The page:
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Old Sep 17th, 2012, 01:58 AM
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Thank you! Zurich sounds a lot more interesting than Geneva (I went to Geneva for a school trip a few years ago and wasn't that impressed tbh) but I'll definitely bear Zurich in mind as a weekend destination.
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Old Sep 17th, 2012, 02:48 AM
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Zurich, in my experience, can be an expensive hotel city or a cheaper one not unlike other cities in Switzerland.

I'm happy to see this report since I'm a little tired of the various so-called "experts" here who keep saying things like, "It's just a business city and why would you want to even visit there?"

For lots of reasons, obviously.
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Old Sep 17th, 2012, 03:22 AM
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I also love Zurich! Went there twice in 2010, though I stayed just 30 minutes south by train in the charming town of Rapperswil on the second visit.
Visited the Museum of Medical History on Uni's campus, the porcellan museum, the toy "museum", and of course, the wonderful State/Historical Museum just across from the train station (this was over the course of both visits).
Best kept secret: many museums offer free entrance on the last Sunday of the month.
I found quirky shops in Niederdorf and bought nostalgic Christmas ornaments and cool fossils.
Splurged on lunch at Cafe Felix and a takeaway treat at Spruengli's. Never gave a second glance to the pricey stores on Bahnhofstrasse!
Also picked up the ZurichCard, taking advantage of the half-priced city walking tour and a roundtrip boat ride on Zurichsee...ah!
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Old Sep 17th, 2012, 08:32 AM
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Dukey, I know. When I looked for trip reports for Zurich, there was very little available. The city itself has a very nice, informative website, well organized and attractive, like the Swiss themselves!
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Old Sep 17th, 2012, 09:24 AM
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I am also one of the few on this board (it seems) who like Zürich. Stayed there twice for 3 nights each time, once in February, once over 1 August (Swiss National Holiday). I don't think you can see everything on one weekend if you want to do justice to the museums. Btw, don't miss the spectacular modern library of the University's Law School, designed by Santiago Calatrava! Not to miss are IMO also excursions to Uetliberg mountain, a cruise on the lake (best to Rapperswil), the beautiful public gardens.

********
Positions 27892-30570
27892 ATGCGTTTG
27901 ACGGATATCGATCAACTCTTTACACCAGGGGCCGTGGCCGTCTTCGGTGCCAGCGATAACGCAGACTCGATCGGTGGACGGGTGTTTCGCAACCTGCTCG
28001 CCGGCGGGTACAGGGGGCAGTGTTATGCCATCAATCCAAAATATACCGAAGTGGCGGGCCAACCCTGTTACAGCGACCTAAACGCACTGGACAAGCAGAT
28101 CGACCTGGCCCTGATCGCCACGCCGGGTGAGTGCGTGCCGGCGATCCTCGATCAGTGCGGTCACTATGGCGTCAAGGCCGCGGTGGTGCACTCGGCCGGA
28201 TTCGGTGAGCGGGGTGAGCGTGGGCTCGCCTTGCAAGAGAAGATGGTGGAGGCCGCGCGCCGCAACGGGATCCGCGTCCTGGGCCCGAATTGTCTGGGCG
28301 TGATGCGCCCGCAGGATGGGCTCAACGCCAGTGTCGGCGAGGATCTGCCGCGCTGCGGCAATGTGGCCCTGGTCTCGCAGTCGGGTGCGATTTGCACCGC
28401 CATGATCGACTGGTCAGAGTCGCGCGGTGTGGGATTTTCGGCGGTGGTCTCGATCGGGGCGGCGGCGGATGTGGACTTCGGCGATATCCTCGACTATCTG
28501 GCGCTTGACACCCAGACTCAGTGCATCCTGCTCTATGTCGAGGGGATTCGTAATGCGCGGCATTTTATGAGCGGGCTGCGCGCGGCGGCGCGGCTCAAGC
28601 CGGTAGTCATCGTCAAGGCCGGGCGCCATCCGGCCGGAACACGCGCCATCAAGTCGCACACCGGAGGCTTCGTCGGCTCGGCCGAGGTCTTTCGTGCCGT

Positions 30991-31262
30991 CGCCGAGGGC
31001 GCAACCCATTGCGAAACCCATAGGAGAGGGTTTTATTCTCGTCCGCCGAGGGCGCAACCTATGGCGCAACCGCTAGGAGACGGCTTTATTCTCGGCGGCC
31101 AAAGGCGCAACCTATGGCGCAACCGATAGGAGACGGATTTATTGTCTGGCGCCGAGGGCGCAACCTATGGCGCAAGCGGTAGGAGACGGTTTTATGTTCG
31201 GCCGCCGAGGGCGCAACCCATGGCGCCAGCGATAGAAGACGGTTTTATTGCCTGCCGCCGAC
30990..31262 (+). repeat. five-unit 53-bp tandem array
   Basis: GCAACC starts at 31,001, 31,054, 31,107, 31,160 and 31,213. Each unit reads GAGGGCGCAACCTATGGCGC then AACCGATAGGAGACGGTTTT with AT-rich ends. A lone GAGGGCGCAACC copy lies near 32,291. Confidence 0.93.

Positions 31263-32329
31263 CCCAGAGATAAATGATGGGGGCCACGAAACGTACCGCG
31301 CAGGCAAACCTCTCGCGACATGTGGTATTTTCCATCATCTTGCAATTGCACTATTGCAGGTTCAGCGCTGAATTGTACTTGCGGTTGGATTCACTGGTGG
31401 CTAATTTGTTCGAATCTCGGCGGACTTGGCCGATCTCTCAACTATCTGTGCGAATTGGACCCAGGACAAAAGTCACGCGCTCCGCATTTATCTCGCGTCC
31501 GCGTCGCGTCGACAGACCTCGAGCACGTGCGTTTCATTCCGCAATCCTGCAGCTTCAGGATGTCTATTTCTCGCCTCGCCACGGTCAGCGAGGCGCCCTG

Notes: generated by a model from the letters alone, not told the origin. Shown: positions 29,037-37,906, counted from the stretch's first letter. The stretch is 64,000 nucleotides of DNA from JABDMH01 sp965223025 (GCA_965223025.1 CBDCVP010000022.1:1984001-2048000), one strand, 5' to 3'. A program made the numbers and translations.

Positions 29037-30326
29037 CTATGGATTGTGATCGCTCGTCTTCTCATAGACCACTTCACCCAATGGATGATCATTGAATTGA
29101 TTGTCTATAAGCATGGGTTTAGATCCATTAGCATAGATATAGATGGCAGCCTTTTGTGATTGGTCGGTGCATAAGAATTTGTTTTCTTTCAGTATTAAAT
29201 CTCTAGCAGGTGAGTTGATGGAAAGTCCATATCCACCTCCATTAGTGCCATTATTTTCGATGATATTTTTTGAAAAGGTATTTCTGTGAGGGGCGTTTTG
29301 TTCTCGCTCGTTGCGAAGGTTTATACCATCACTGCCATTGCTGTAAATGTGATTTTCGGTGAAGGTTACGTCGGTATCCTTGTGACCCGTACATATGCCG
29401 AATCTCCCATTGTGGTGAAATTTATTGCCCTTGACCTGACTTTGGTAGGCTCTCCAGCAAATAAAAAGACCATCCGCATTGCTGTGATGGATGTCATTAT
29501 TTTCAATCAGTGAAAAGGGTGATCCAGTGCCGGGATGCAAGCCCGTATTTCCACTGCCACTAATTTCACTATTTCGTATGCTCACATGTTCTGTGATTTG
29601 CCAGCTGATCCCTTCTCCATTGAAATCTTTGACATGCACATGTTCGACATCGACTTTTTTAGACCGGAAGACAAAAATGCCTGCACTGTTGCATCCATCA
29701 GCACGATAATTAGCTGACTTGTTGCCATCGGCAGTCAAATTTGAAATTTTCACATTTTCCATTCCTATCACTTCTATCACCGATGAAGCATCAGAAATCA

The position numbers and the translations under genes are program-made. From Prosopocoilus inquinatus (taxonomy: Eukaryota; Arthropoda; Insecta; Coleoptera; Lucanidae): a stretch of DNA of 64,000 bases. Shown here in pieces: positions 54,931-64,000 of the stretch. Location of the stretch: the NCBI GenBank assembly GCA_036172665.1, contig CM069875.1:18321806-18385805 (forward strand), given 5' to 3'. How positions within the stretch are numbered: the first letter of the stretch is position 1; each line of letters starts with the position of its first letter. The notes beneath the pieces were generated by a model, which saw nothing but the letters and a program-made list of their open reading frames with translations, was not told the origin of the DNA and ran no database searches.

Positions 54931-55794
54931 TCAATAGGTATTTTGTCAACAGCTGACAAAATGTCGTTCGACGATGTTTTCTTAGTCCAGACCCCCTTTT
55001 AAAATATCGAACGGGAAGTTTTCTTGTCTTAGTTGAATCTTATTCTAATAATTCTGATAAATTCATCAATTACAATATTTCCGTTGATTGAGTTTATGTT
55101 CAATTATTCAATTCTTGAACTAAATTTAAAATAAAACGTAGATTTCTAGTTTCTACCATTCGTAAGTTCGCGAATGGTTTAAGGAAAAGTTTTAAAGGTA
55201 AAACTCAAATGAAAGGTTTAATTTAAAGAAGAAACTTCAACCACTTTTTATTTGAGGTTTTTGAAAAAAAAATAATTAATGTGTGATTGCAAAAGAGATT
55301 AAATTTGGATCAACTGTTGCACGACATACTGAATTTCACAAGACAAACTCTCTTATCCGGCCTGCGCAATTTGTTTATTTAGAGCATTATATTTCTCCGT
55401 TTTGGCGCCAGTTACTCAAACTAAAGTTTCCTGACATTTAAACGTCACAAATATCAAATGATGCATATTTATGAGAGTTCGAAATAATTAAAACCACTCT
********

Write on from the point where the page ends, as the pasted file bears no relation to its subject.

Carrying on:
Both times I found relatively good weekend deals for hotels. The Comfort Royal Inn (or so) was ok, in central location, the Courtyard by Marriott was an 8 min train ride from the main station but a very good hotel.
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Old Sep 18th, 2012, 07:19 AM
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Great report. I am also one who likes Zurich. I have done several of the things you mentioned and enjoyed them all.

I especially enjoyed the cup of hot chocolate at Spruengli's....ahhhh
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Old Sep 19th, 2012, 04:44 AM
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Thanks everyone for your nice comments. I'm glad to see there are a few who, like me, enjoyed Zurich.
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Old Oct 18th, 2012, 11:05 PM
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And here's the other "Swiss" city we visited:

Our train ride from Zurich to Bellinzona was underwhelming. I had imagined green valleys with high mountain peaks visible as we were whisked along Lake Zurich and through the Alps, maybe even some dizzying heights at some point.
As it was, it was raining, the valley was a beautiful photoshop enhanced green, only naturally so, but we didn't see many mountain peaks as we rocketed through the middle of the mountain in the Gotthard tunnel.
It's a different world on the other side. It's Italy in Switzerland, a different language and different landscape. Palm trees grow here.

Arrival in Lugano by train: step off the train and onto the funiculare. It blessedly saves us a long walk down the hill with luggage.
At the bottom, 10 steps away is our hotel, Dante Center Swiss Quality Hotel. Nice, clean, quiet, a/c, every amenity, and Italian hospitality in abundance.

Anyone who wants a new Swiss wrist watch will be happy in Lugano. There are many expensive shops, men in business suits, banks on every corner, and women dressed smartly and wearing those stiletto heels on cobblestones.